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Psychology Chapters 6 & 7


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a relatively permanent change in behavior or behavioral potential produced by experience.
-example of classical conditioning
1. food (ucs) -> salivate (ucr)
2. bell (neutral) -> no response
3. bell + food -> salivate
4. bell (now a conditioned stimulus) -> salivate (now a conditioned response)
classical conditioning
1. unconditioned stimulus --> un conditioned response(automatically, inborn, unlearned response)
2. Pair UCS with another neutral stimulus
3. after a while the other stimulus will elicite the uncondited response...and will be a conditioned stimulus that elicits a conditioned response.
associative learning
learning through either classical conditioning or operant conditioning that two events are connected
ex. doctors office --> pain
-strong irrational fears of objects or situations
-not objectively dangerous or less dangerous than the phobic reaction suggests
3. subject is aware their fear is irrational.
John B. Watson
-Little Albert (11 months old)
- used white rat (stimulus) + Loud noise (ucs) --> startle, fear (ucr)

- albert learned to associate rat with loud noise and developed a phobia of rats
Mary Cover Jones
- 3 yr old peter feared rats
- pair sight of rat with pleasant, incompatible experience (ice cream)
- move rat closer on successive days
-phobia of rats gone
Joseph Wolpe
-systematic desensitization
1. progressive muscle relaxation
2. anxiety hierarchy
sexually aroused by something you dont normally get aroused by
music in movies
-stimulates moods/feeling/emotions
ex. rocky, love story, jaws
Necessary factors for classical conditioning (4)
1. conditioned stimulus ideally comes before UCS
2. repeated trials of CS-UCS
3. interstimulus interval - .05-1.0 seconds
4. cs must be strong and distinctive enough to be perceived easily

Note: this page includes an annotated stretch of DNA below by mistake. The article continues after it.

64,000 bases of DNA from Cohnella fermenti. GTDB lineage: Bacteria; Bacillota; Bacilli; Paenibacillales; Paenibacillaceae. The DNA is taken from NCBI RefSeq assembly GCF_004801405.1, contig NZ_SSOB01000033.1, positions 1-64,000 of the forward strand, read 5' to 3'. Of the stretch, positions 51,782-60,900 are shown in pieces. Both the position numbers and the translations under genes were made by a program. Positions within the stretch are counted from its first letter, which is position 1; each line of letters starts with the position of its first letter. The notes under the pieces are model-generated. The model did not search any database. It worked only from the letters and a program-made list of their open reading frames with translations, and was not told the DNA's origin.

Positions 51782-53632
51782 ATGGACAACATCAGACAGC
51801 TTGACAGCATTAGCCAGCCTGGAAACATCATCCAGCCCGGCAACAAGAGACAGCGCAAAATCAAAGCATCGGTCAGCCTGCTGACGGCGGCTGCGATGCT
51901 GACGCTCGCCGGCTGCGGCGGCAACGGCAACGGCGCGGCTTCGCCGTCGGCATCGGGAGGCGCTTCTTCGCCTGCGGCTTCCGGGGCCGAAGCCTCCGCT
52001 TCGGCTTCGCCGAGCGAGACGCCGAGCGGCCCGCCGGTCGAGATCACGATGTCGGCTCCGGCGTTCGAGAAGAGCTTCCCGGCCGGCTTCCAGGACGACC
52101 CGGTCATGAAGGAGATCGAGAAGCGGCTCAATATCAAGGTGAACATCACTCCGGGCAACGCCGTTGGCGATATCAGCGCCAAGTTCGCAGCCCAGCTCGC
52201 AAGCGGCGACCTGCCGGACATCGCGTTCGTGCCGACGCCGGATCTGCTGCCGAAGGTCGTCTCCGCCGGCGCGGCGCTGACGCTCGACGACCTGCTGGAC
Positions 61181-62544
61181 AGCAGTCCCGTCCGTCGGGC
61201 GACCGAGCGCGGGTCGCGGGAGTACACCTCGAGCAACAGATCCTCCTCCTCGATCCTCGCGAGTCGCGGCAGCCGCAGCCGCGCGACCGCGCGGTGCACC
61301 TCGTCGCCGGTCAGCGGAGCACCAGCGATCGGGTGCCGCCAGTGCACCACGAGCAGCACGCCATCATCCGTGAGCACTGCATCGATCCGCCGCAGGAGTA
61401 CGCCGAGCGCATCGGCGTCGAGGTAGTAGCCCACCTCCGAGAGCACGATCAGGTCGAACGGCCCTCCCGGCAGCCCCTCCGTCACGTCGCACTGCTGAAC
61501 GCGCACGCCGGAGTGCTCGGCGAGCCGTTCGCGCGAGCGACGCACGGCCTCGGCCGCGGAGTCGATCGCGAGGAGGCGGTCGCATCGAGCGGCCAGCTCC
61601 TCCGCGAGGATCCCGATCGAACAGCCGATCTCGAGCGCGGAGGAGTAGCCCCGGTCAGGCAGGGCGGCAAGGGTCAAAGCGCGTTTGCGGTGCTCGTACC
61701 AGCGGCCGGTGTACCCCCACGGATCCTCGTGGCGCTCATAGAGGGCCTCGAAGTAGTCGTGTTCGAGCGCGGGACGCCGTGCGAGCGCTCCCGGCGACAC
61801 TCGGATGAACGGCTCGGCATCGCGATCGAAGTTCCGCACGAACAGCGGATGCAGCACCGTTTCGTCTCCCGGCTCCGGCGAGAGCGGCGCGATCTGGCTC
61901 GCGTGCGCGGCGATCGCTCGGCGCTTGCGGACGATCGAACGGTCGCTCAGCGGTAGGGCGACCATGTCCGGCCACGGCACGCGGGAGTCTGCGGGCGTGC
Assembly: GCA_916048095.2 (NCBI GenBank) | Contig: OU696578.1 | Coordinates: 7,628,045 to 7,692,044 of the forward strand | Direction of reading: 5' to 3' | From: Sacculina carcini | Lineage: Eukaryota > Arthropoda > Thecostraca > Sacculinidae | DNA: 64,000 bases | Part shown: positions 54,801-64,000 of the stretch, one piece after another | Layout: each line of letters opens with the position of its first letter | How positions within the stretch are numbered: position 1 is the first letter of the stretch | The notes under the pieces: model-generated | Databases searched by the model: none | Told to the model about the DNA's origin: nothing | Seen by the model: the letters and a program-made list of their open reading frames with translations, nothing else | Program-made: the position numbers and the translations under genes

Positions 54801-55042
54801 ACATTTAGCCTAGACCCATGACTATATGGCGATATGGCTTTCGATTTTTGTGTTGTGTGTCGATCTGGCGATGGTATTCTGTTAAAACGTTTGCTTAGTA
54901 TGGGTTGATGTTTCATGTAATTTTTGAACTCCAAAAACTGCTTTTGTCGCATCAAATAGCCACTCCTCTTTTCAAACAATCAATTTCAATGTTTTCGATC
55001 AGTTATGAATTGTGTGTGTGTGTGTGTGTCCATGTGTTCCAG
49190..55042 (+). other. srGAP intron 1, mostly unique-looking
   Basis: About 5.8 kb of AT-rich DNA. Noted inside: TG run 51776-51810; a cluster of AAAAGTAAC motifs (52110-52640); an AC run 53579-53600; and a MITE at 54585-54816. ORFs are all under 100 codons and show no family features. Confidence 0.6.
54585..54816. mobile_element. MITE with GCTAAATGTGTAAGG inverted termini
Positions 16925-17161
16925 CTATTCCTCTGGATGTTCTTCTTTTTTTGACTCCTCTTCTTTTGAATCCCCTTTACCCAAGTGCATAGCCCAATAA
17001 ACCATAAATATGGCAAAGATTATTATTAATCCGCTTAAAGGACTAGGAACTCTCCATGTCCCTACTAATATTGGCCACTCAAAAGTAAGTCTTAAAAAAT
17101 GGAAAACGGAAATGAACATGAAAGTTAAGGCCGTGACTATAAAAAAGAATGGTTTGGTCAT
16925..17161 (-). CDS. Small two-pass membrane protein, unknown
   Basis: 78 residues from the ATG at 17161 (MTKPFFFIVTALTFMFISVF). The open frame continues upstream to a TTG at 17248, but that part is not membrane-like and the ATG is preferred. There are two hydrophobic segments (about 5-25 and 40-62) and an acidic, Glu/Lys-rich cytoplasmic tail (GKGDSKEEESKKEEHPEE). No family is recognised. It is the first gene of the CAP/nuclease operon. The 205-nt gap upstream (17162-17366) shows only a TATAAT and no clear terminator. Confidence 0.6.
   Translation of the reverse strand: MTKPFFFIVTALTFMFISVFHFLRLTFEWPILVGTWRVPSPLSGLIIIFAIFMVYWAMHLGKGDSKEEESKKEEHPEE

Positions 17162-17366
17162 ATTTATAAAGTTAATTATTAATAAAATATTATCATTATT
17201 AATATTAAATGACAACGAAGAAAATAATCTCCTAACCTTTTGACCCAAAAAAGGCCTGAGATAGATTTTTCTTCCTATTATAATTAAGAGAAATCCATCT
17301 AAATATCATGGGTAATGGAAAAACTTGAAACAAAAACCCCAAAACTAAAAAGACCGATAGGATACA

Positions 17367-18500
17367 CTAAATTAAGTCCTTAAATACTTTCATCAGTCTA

-classical conditioning is selective
- some kinds of conditioning are accomplised very easily, where as other kinds may never occur

ex. snake phobia - easily conditioned
- flower phobia - almost never
Food (or taste) aversions
-illustrates learning preparedness
- poisoned food (ucs)-> nausea/sickness (ucr)
-conditioned food aversions are exceptions to the general rules about C.C.
-animals can learn to avoid poisonous foods
1. in many cases, only one pairiong of CS & UCS is necessary for learning to take place (1 trial learning)
2. even if there is a lengthy CS-UCS interval (bw eating the food and becoming ill) - up to 12 hours for rats
-suggests some behaviors can be learned by CC much faster than others - biologically prepared to learn associations b/w certain stimuli and certain responses
(classical conditioning) - the initial learning of the stimulus-response link, which involves a neutral stimulus being associated with an UCS and b/c a CS that elicits the CR
decreasing a behavior by not rewarding it
spontaneous recovery (c.c)
-extinguished response reappears after passage of time with no retraining
- CR is not as strong
-learning is not permanently lost
stimulus generalization
occurs when stimuli that are similar to the original CS also elicit the CR even though they have never been paired w/ the UCS
- the more similar the stimuli - the greater the generalization of response
1. bell 1, bell2, and bell 3 may all elicit the CR
2. baby calls everyone daddy 3. child thinks cats and dogs are both dogs
4. little alberts fear of white rat is generalized to white furry objects (beards, fur coats, rabbits)
post tramatic stress disorder
(PTSD) an anxiety disorder that develops through exposure to a traumatic event, a severly oppressive situation, severe abuse, or a natural or an unnatural disaster
stimulus discrimination (c.c.)
ex. present 2 similar bells but only one signals food
bell 1 -> food
bell 2 -> no food
learn to respond to only one stimulus and inhibit response to all other stimuli
- you learn to discriminte b/w the 2 bells and only respond to the bell that signals food
experimental neurosis (c.c)
-difficult discrimination
- discrimination breakdown - conflict - dog aggitated, try to excape, upset, bark, bite, fearful
Operant conditioning
also known as instrumental conditioning
- concerns the learning of voluntary behavior that operates on the environment in a way that is instrumental in obtaining a desirable outcome (gaining something desired/positive OR avoiding something unpleasant/negative)
acquisition (o.c.)
behavior which is reinforced gradually b/c of learning
generalization (o.c)
behavior reinforced in one situation may be shown in other situations